Facebook said it has removed 15-second Trump campaign ads that baselessly connect admission of refugees to transmission of the coronavirus.
The advertising features footage of Democratic nominee Joe Biden discussing border security. It claims without evidence that Biden would increase refugee admissions from Somalia, Syria and Yemen 700 percent, according to NBC News. It also includes text alleging “an increase in refugees” presents public health risks.
The campaign ran the ads beginning on Tuesday targeted to key swing states like Florida and North Carolina. Some of the variations received thousands or tens of thousands of impressions before being removed the next day, according to NBC.
A longer version of the ads with a similar premise remained up on Facebook as of Thursday.
“We rejected these ads because we don’t allow claims that people’s physical safety, health, or survival is threatened by people on the basis of their national origin or immigration status,” Facebook spokesperson Andy Stone said in a statement.
The president’s reelection campaign defended the content of the ads in a statement to The Hill.
“While President TrumpDonald TrumpPredictions of disaster for Democrats aren't guarantees of midterm failure A review of President Biden's first year on border policy Hannity after Jan. 6 texted McEnany 'no more stolen election talk' in five-point plan for Trump MORE took decisive action to restrict travel from China to slow the spread of coronavirus and saved countless lives, Joe Biden was busy calling the President xenophobic and arm-chair quarterbacking his pandemic response. Americans deserve to know that if Joe Biden were president, he would ‘immediately surge the border’ and increase refugees, exposing Americans to further risk of exposure to COVID-19. When it comes to leading our nation through this crisis and delivering the Great American Comeback, Americans can rely on President Trump.” campaign spokesperson Courtney Parella said in the statement.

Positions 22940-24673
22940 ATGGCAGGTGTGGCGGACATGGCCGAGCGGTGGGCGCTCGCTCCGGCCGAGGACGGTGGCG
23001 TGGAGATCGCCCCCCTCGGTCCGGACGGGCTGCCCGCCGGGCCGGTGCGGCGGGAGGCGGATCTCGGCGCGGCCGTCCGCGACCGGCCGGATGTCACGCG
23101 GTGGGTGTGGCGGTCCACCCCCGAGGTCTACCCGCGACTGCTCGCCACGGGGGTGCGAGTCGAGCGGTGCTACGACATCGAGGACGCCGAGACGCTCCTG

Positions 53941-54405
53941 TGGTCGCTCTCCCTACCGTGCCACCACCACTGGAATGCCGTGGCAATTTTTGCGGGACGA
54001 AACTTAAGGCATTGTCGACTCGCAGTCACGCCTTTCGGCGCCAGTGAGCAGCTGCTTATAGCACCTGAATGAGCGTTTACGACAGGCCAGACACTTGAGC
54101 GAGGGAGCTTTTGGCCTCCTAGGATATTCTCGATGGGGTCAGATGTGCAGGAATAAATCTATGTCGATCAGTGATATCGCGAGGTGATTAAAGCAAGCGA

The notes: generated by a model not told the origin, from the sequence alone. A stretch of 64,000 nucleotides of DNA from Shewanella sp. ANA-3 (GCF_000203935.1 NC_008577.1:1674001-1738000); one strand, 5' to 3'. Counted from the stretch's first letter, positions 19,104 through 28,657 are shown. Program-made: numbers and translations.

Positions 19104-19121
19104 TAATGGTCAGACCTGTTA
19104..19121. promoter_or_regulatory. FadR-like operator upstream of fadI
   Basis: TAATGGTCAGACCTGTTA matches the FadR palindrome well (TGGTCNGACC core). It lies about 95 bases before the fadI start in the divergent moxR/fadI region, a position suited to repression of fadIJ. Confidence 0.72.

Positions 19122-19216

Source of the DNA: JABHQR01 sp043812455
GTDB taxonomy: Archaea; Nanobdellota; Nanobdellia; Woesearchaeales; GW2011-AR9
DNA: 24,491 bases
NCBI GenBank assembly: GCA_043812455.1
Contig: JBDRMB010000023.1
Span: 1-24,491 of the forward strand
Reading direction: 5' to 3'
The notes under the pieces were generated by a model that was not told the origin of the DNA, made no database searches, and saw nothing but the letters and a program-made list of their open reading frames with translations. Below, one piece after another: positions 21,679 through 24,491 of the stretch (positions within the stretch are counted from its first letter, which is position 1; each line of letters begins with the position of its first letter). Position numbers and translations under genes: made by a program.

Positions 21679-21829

The social media giant has faced criticism by those who call it overly lenient on misinformation in general and about the coronavirus pandemic in general.
In July, Rep. David CicillineDavid CicillineDemocrats eager to fill power vacuum after Pelosi exit In their own words: Lawmakers, staffers remember Jan. 6 insurrection Lawmakers call for investigation into proposed AT&T WarnerMedia, Discovery merger MORE (D-R.I.), the chairman of the House antitrust subcommittee, grilled CEO Mark ZuckerbergMark ZuckerbergHillicon Valley — States probe the tech giants Executives personally signed off on Facebook-Google ad collusion plot, states claim States push forward with Facebook antitrust case, reportedly probe VR unit MORE on whether the platform’s business model incentivizes such misinformation.
"With all due respect, the problem is Facebook is profiting off and amplifying disinformation that harms others because it’s profitable," Cicilline said. "This isn’t a speech issue. It's about Facebook’s business model that prioritizes engagement in order to keep people on Facebook’s platform."